Blue Ox Millworks, Historic Park, and School of Traditional Arts
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One of these corner blocks is a Blue Ox reproduction. Can you spot the original?

Rosettes, Plinth Blocks, and Corner Blocks

Plinth blocks, rosettes, and corner blocks are all important elements in the layered feel of Victorian architecture.  When people think of Victorian door frames, most think of ornate design, but these Victorian elements are more than just decorative features.  They have a very deep history, and in many cases they serve as the interface between competing architectural elements.

The plinth block (or plynth block) serves as a connection between the door casing and baseboard.  Often the seam between the two can be very rough, especially with the expansion and contraction of wood over the years.  The plinth block is designed to cover that seam by standing proud of both the door casing and the baseboard by 1/8” to ¼”, hence if the casing and baseboards are the traditional 7/8” thickness the plinth would be 1” to 1 1/8” thick. This  provides  the layering effect and hides any paint crack at the seams.

(Near Right): Blue Ox corner block for a house on M Street in Eureka. (Far Right): Three older wood plinth block patterns from our shop floor.

Custom rosette corner block and several custom plinth blocks from the shop floor

To The Plinth Degree

The easy way to make a plinth block is to run a board through a molder or shaper and then cut the board into multiple blocks, but that leaves the block with horizontal grain, and makes it more susceptible to chipping or shattering over the years as the end grain is now exposed to the traffic being at the edge of the blocks. 

Our craftsmen are able to employ the correct method for manufacturing a plinth block, cutting each plinth block with the grain running vertically . Although more difficult this ensures that they will still be sturdy and strong well into the next century.  This is especially important for stain grade products because it allows the strong vertical lines to continue from peak to floor.

(Far Left): Check out the direction of the grain on these authentic Blue Ox wooden plinth blocks. (Near Left): We experimented with the idea of a plinth block with raised flutes while doing a job for a customer in Boston. This sample was done with the cheaper horizontal grain method.

Sample plinth / plynth blocks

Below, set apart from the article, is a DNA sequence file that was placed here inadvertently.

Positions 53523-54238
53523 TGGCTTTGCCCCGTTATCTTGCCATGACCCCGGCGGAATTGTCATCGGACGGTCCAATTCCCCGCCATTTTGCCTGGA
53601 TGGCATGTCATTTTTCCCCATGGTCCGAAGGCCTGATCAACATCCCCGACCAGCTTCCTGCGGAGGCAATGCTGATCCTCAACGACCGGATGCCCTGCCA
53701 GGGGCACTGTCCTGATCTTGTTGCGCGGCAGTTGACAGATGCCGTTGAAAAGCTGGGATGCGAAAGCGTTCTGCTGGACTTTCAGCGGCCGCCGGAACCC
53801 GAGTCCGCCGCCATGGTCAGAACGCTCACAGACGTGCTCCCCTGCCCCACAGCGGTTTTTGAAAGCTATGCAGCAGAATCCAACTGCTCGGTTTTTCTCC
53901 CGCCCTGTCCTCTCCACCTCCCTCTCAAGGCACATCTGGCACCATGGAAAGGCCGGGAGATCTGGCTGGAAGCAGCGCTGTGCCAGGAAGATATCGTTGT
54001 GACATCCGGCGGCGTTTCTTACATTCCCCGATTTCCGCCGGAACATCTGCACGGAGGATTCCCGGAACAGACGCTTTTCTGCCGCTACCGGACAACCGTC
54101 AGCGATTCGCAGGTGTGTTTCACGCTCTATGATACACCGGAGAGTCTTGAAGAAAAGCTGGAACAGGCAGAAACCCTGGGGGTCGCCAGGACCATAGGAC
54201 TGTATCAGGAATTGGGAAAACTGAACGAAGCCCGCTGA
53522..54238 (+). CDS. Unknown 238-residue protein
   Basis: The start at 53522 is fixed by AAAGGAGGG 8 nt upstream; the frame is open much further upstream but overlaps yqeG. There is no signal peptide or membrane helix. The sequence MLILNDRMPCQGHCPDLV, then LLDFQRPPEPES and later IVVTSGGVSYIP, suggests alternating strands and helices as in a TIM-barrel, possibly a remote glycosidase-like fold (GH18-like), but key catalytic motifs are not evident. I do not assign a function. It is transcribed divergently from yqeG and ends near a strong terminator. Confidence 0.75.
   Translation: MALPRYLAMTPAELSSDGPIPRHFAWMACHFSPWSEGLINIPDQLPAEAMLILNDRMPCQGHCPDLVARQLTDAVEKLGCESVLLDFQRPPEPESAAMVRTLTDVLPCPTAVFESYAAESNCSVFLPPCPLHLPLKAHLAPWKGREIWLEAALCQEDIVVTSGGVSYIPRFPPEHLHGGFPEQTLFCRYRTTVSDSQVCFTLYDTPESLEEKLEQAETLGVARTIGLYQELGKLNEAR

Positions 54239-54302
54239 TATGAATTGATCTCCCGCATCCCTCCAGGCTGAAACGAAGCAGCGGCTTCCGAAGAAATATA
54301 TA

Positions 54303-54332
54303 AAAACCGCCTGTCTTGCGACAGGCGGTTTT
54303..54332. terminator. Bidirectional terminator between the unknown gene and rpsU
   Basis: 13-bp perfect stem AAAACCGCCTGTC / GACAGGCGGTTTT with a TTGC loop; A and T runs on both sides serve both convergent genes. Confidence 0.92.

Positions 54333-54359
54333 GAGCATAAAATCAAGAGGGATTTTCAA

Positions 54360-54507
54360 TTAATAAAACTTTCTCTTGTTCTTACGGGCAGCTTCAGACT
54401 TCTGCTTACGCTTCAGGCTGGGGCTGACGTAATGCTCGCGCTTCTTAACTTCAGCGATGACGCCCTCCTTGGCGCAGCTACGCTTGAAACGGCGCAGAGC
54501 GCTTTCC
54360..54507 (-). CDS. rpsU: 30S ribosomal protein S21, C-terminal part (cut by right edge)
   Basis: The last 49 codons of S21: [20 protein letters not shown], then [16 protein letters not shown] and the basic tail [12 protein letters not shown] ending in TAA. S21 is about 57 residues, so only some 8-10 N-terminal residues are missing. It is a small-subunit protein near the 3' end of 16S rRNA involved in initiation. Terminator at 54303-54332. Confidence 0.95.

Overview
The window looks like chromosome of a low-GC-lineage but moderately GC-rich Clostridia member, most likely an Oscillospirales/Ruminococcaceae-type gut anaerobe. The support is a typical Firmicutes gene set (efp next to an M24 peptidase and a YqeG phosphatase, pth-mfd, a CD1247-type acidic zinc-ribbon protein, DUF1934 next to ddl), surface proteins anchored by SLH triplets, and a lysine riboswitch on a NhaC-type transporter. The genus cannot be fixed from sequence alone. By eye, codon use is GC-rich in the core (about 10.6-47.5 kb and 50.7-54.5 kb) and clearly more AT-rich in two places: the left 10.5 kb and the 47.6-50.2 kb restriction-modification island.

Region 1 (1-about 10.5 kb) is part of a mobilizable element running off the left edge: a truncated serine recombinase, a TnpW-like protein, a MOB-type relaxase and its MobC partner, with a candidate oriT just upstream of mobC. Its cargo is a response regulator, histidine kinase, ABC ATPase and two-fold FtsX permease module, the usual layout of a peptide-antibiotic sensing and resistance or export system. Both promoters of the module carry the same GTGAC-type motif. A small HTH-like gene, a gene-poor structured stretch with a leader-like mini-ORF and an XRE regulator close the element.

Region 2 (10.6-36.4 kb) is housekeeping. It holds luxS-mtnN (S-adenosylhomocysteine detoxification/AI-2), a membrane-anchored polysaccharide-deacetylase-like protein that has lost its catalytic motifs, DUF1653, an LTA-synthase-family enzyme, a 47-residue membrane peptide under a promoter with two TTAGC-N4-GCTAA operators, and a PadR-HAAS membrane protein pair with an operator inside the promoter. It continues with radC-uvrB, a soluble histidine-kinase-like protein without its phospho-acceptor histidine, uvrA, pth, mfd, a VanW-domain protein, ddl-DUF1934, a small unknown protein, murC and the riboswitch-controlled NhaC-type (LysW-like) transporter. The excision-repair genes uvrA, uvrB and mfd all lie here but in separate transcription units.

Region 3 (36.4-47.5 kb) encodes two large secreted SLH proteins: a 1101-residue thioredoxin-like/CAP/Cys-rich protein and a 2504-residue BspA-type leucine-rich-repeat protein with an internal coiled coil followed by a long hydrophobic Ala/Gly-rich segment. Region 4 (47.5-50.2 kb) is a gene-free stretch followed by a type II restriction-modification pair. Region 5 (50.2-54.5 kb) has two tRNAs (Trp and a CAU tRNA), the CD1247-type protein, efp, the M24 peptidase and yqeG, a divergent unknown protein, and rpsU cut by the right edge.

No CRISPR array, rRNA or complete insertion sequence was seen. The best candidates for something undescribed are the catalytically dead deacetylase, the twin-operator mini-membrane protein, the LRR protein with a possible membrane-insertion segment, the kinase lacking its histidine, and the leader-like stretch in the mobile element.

A Corner on the Market

Corner blocks are found at the intersection between the vertical and horizontal casing trim of the door.  Most modern homes directly join the vertical and horizontal with a mitered cut at a forty five degree angle.  Unfortunately, even the slightest expansion and contraction of the wood causes the paint over the seam to crack.

A corner block covers this intersection and adds a layered feel.  As an added benefit, the seam between the corner block and the trim is in shadow so that attention is drawn away from the inevitable cracking in the paint.  Most corner blocks contain decorative elements, usually a bulls eye pattern.

(Near Right): Replacement corner block for a home in Eureka, California. (Far Right) Maple, oak, and poplar pattern corner blocks made by the Blue Ox Millworks.

Custom rosettes and corner blocks

A Rosette by any Other Name

Rosettes are often times confused with corner blocks but where corner blocks are most often square or rectangular rosettes are round.  They are often found staggered in rows or columns as a way of accentuating vertical or horizontal lines.  They make a wonderful addition to barge boards, exterior window casings, corner boards, etc.  Rosettes may be carved, turned, or even cast in plaster.

Whichever of these decorative elements you need for your home and business, Blue Ox Millworks will gladly put our over thirty years of experience to work for you.  Whether in oak, cherry, redwood, walnut, maple or a wood of your choice, the Blue Ox team of expert craftsmen is ready to help.  Contact the Blue Ox at (707) 444-3437 or send us an email for an estimate. View rosette pattern samples here.

(Far Left) Two corbels with rosettes and a sunburst pattern are prepared for shipment to San Francisco. (Near Left) Just a few of the hundreds of rosette patterns that we have duplicated over the years.

Rosettes are used throughout Victorian architecture

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